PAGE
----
Academy Football History Series-Quiet Coaches

Almost every program has its iconic coaches, but lost in the shadows of the figures that tower over history are the quiet men, the ones who thrive with less fanfare and a smaller degree of historical resonance.


Army head coach Earl "Red" Blaik (photo at right) is not just the greatest head coach in the history of service-academy football; he's one of the elite college football coaches of all time. Navy's Gil Dobie – just as World War I was ending – was in the process of forging one of the better careers in the first third of the 20th century. Wayne Hardin – a man who brought Temple to a bowl game in 1979 – presided over the two most magical seasons in Navy history, the Heisman-and-January-bowl specials of 1960 and 1963, aligned with Joe Bellino and Roger Staubach.

Air Force fans can point to Fisher DeBerry as the man who turned the Falcons into the elite service-academy team during his 23 seasons in Colorado Springs. DeBerry (photo at left) alone won 14 Commander-In-Chief's Trophies, one more than Navy's overall total (13) and more than twice Army's overall haul (6). DeBerry made 12 bowl games and won at least 10 games in four separate seasons. These are the icons in West Point, Annapolis, and Colorado Springs; their places in the history books – and in the minds and hearts of fans – are secure.

However, what about the coaches who exist a notch below the icons? Will they be remembered by the non-diehards and the non-historians? Let's give them their due.

Army's best coach in the CIC Trophy era (which began in 1972) is clearly Jim Young (photo at right), whose body of work at Arizona and Purdue (before he came to Army) made him an above-average coach to begin with. Young, though, saved his best work for Army, winning three Commander-In-Chief's Trophies in eight seasons and contesting the trophy with Air Force on relatively even terms during the 1980s. Young also brought Army its first three bowl bids in the history of the program (owing to the fact that Army chose not to play in bowls during its heyday, but the feat is still noteworthy). Young won the first two bowls he coached in, the 1984 Cherry Bowl over Michigan State and the 1985 Peach Bowl over Illinois. Young revived West Point football, and none of his successors has been able to match his work, though Bob Sutton continued to outfox Navy in the 1990s.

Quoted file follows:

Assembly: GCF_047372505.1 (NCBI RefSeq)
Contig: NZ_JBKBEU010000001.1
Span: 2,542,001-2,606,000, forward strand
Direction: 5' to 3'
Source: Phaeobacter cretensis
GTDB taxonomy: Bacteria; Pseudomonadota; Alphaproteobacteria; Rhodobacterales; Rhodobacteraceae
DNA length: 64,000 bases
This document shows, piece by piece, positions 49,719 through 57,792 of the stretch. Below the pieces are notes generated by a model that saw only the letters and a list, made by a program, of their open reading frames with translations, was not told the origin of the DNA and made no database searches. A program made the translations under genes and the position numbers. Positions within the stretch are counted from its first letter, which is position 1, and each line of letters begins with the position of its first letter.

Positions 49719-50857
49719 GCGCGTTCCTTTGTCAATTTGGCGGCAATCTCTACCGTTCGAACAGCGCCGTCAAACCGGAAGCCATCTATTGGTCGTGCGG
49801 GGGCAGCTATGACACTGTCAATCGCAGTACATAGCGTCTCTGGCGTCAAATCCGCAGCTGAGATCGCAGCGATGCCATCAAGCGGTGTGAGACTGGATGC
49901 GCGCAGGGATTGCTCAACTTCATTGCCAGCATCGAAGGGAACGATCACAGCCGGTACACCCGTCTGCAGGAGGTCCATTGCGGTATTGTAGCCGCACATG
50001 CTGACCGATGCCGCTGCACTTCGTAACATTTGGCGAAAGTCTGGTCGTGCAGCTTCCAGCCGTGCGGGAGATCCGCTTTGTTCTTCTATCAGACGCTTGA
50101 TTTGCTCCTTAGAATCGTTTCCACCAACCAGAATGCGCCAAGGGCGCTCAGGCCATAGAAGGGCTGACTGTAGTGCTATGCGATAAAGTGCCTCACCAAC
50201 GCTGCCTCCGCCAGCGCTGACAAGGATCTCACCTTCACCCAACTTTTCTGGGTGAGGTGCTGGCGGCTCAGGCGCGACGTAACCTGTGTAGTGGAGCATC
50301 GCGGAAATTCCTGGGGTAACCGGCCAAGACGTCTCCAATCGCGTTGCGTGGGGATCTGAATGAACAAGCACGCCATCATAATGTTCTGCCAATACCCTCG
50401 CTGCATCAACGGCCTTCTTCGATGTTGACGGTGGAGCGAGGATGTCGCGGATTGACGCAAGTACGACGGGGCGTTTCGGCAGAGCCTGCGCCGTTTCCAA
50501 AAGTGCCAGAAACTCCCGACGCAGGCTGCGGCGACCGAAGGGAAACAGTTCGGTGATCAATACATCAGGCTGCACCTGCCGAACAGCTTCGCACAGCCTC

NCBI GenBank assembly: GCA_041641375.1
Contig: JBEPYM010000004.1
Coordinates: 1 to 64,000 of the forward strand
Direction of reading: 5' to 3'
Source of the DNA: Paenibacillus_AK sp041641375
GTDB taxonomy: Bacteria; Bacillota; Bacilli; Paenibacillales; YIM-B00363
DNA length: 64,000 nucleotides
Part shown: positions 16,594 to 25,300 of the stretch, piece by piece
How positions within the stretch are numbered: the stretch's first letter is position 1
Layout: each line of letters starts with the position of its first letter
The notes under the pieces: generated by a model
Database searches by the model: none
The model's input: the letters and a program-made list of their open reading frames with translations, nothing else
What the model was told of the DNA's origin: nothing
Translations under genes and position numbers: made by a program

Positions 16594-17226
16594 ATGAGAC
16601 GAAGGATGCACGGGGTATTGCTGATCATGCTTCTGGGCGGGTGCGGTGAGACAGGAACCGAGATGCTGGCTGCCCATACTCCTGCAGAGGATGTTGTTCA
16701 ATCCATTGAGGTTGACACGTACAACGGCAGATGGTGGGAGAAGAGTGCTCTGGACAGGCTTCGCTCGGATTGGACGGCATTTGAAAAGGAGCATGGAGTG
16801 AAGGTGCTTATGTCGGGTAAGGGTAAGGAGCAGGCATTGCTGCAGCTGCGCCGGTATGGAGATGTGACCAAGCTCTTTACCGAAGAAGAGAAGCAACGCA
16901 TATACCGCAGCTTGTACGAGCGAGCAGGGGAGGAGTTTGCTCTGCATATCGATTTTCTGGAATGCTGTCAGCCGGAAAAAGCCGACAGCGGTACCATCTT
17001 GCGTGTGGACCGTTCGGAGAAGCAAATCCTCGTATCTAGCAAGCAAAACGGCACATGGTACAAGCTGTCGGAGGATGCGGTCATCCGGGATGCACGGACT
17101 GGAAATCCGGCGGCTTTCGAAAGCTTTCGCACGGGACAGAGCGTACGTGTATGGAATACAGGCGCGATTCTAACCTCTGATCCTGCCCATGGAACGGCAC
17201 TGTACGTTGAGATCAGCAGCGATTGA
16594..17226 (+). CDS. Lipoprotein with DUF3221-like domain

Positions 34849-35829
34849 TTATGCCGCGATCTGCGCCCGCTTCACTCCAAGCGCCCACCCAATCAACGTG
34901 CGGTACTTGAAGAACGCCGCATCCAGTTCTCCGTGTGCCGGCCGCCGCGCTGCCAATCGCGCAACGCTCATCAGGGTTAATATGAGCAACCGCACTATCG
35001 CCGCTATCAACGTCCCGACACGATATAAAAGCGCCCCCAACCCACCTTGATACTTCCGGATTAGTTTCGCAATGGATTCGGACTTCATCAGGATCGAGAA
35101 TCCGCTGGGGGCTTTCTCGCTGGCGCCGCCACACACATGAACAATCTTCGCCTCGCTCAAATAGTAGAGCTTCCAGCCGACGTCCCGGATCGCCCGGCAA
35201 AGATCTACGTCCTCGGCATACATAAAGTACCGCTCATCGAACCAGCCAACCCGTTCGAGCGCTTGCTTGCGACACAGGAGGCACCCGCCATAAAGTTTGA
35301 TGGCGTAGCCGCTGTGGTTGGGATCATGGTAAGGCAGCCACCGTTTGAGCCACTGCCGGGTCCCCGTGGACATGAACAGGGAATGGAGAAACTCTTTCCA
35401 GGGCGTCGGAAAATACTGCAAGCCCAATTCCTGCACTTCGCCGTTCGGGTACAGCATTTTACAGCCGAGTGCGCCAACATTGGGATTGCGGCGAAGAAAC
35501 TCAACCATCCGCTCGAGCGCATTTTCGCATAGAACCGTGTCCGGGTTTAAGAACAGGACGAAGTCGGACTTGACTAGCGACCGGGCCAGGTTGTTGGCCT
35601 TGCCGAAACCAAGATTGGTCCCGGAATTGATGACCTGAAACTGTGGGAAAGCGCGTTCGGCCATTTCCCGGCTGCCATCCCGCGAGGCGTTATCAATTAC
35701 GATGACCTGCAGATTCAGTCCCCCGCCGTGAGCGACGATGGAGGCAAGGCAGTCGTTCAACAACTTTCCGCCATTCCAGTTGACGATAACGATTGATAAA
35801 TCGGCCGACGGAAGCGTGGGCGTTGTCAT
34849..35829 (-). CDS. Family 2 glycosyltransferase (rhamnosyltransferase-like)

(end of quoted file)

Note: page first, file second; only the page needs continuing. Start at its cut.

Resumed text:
Air Force's quiet coach is Ben Martin (photo at left), a man who – very simply – took the reins when the Falcons were just one year old as a program. In Air Force's infancy, Martin quickly delivered a stunning result by making the 1959 Cotton Bowl and tying a formidable TCU squad to complete an unbeaten season (9-0-2). Martin later made the 1963 Gator Bowl and the 1971 Sugar Bowl to cement his place in Air Force lore.

If Dobie and Hardin are Navy's icons, and if Paul Johnson and Ken Niumatalolo bask in modern-day affection as cherished members of the Navy football family, the quiet man within the larger history of the program has to be Eddie Erdelatz (photo at right), who served as the coach for the Midshipmen from 1950 through 1958. When Navy's glory days are referenced, most college football fans will reflexively gravitate to 1960 and 1963, the Bellino and Staubach seasons. However, it might escape the notice of many observers that Navy earned a Sugar Bowl berth in the 1954 season and a Cotton Bowl berth in 1957. It was Erdelatz who won the 1955 Sugar Bowl against Mississippi and the '58 Cotton Bowl over Rice. Navy, under Hardin, failed to win the 1961 Orange Bowl against Missouri and the '64 Cotton Bowl against Texas.

Was 1963 Texas better than 1957 Rice? Unquestionably so. Was 1960 Missouri better than 1954 Mississippi? Quite possibly, though that's more debatable. Nevertheless, Erdelatz – who stumbled to a 5-12-1 start in his first two seasons in Annapolis but then compiled winning seasons in his last seven years on the job – performed a lot of heavy lifting as Navy's head coach… without Joe Bellino and Roger the Dodger.

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